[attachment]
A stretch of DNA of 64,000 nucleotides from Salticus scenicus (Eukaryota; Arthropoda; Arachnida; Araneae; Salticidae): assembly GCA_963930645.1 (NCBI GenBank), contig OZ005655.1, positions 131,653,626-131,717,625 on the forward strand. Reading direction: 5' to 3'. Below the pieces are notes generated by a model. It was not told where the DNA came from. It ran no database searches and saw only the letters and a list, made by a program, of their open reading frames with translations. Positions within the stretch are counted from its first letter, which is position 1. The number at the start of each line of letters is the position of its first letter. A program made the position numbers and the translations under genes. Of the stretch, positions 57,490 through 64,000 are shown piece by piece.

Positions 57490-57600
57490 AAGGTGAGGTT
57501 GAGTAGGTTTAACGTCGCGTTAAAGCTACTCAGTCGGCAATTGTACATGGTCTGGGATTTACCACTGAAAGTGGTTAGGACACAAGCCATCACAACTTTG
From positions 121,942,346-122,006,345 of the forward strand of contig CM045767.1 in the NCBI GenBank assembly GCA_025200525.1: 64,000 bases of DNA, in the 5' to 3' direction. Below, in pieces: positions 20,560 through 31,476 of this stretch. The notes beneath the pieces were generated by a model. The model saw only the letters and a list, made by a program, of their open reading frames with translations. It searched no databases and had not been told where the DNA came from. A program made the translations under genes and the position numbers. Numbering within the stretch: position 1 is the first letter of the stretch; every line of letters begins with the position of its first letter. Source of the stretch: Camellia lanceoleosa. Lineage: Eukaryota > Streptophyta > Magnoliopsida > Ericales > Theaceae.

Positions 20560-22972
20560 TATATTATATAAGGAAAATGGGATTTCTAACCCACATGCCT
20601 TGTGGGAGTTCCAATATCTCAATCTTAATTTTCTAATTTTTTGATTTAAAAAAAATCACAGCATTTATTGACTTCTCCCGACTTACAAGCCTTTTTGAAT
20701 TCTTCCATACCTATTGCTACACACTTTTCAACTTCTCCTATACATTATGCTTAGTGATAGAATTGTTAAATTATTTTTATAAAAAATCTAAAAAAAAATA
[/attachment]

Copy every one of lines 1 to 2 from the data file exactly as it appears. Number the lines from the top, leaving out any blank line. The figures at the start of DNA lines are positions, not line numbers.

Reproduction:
A stretch of DNA of 64,000 nucleotides from Salticus scenicus (Eukaryota; Arthropoda; Arachnida; Araneae; Salticidae): assembly GCA_963930645.1 (NCBI GenBank), contig OZ005655.1, positions 131,653,626-131,717,625 on the forward strand. Reading direction: 5' to 3'. Below the pieces are notes generated by a model. It was not told where the DNA came from. It ran no database searches and saw only the letters and a list, made by a program, of their open reading frames with translations. Positions within the stretch are counted from its first letter, which is position 1. The number at the start of each line of letters is the position of its first letter. A program made the position numbers and the translations under genes. Of the stretch, positions 57,490 through 64,000 are shown piece by piece.

Positions 57490-57600